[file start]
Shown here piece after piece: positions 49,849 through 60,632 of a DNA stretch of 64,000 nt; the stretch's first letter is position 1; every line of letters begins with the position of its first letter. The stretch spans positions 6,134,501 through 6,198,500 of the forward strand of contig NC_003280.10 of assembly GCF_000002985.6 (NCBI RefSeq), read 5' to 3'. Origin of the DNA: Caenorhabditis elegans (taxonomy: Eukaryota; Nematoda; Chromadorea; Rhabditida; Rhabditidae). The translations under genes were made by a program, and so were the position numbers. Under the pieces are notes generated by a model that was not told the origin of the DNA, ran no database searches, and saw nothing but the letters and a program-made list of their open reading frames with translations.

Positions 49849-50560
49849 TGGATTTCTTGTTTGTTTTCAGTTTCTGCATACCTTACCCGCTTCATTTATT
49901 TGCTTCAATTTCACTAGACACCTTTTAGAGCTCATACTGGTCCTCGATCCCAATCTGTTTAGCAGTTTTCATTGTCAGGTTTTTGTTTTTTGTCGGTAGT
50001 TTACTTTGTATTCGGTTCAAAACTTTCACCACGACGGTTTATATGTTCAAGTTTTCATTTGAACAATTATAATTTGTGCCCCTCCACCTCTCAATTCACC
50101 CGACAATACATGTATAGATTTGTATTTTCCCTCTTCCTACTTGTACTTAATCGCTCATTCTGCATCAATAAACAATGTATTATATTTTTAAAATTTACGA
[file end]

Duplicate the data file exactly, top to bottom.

Shown here piece after piece: positions 49,849 through 60,632 of a DNA stretch of 64,000 nt; the stretch's first letter is position 1; every line of letters begins with the position of its first letter. The stretch spans positions 6,134,501 through 6,198,500 of the forward strand of contig NC_003280.10 of assembly GCF_000002985.6 (NCBI RefSeq), read 5' to 3'. Origin of the DNA: Caenorhabditis elegans (taxonomy: Eukaryota; Nematoda; Chromadorea; Rhabditida; Rhabditidae). The translations under genes were made by a program, and so were the position numbers. Under the pieces are notes generated by a model that was not told the origin of the DNA, ran no database searches, and saw nothing but the letters and a program-made list of their open reading frames with translations.

Positions 49849-50560
49849 TGGATTTCTTGTTTGTTTTCAGTTTCTGCATACCTTACCCGCTTCATTTATT
49901 TGCTTCAATTTCACTAGACACCTTTTAGAGCTCATACTGGTCCTCGATCCCAATCTGTTTAGCAGTTTTCATTGTCAGGTTTTTGTTTTTTGTCGGTAGT
50001 TTACTTTGTATTCGGTTCAAAACTTTCACCACGACGGTTTATATGTTCAAGTTTTCATTTGAACAATTATAATTTGTGCCCCTCCACCTCTCAATTCACC
50101 CGACAATACATGTATAGATTTGTATTTTCCCTCTTCCTACTTGTACTTAATCGCTCATTCTGCATCAATAAACAATGTATTATATTTTTAAAATTTACGA